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Personal Monitoring: A Mixing Democracy

Steve LaCerra • February 2019On the Digital Edge • February 12, 2019

Mackie’s Master Fader, one of many manufacturer apps that offer tablet mixing of FOH or multiple monitor feeds. This particular example shows a commonly encountered performer mix featuring two maxed-out channels providing “me” and “more me.”

There’s no doubt that networked digital consoles have made our lives easier in many ways. We all know about the reduced need for outboard processing, drive and effects racks and copper snakes. We all love the way we can save and recall shows, and at the push of a button — change from a karaoke setup to a live band with 40 inputs. And of course, there’s the ability to mix remotely or walk the room while tuning a P.A. from a tablet.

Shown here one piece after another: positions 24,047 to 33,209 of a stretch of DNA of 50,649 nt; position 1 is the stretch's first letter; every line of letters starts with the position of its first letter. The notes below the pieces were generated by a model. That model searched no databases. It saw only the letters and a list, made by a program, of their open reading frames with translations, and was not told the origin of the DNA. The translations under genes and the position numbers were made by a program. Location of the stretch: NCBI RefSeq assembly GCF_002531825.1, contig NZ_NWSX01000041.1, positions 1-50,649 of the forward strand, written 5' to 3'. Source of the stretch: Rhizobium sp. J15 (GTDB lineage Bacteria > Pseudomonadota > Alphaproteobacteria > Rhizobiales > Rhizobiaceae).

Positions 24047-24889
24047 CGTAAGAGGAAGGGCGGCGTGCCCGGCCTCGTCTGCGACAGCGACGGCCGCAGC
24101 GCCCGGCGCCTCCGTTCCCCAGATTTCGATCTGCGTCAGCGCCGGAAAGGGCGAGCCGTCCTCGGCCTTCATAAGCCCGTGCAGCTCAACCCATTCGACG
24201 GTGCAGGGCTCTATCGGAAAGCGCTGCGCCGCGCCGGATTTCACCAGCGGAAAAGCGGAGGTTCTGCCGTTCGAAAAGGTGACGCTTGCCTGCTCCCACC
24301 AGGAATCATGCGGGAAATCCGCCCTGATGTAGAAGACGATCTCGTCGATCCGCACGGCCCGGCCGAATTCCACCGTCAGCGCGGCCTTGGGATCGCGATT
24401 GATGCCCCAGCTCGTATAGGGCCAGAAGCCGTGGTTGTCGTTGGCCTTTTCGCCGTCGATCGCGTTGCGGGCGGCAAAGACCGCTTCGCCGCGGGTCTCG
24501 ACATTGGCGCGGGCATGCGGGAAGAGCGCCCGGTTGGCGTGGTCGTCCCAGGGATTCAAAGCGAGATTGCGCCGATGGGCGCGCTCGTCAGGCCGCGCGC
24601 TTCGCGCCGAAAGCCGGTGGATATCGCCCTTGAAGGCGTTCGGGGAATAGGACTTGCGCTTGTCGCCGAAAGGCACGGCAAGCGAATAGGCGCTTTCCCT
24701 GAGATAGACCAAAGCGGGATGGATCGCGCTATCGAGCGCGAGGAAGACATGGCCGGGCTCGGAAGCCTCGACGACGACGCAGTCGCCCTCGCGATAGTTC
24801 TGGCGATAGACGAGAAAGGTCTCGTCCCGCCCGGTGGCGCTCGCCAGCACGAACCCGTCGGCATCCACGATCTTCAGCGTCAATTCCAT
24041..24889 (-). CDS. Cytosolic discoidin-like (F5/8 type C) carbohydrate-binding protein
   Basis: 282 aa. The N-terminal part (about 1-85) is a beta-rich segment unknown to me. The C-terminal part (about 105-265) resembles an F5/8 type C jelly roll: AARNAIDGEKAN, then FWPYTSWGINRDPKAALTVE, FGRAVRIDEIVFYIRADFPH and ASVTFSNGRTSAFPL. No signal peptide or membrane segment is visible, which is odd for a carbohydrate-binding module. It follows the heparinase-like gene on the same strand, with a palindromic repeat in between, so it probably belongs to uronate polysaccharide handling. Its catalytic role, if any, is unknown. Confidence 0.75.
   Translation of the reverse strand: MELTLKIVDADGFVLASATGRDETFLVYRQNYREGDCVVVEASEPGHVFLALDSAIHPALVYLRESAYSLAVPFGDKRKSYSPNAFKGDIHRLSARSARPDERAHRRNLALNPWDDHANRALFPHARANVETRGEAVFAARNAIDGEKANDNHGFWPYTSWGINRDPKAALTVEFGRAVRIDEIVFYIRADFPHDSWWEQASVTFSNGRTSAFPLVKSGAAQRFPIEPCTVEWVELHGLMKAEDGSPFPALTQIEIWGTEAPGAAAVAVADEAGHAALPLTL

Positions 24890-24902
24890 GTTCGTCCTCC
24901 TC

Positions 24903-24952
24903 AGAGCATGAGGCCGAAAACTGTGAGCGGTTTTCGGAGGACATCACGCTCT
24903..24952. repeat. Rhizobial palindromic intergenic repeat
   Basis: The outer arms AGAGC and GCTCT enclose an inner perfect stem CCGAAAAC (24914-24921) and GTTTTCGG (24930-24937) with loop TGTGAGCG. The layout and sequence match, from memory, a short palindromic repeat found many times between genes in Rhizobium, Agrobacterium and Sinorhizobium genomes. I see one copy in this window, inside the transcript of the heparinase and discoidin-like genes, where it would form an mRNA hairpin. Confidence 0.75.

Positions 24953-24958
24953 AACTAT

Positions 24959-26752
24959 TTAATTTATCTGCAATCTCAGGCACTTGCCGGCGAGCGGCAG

Networking has generated a completely new category of product: the personal mixing system. Similar to the way it happened in the recording studio, musicians can run their own monitors via dedicated personal mixers, phone or tablet, and not bother a monitor engineer. Is that a good thing?

‡‡         The Good

The idea of regional (or even local) acts on a tight budget carrying their own monitor system is very attractive — especially when used in conjunction with IEMs. Given the reduced cost of gear these days, creating a portable monitor rig is within financial reach. Cargo space is minimal because the mixing “console” doesn’t need to have a large work surface (or any work surface at all). It can simply be a mixer-in-a-stage box and — depending upon the house system — the act may be able to “patch in” using an off-the-shelf Ethernet cable. As any performer will attest, clearly hearing your bandmates in the monitors is a wonderful thing. Monitor world stays the same even when the outside world changes.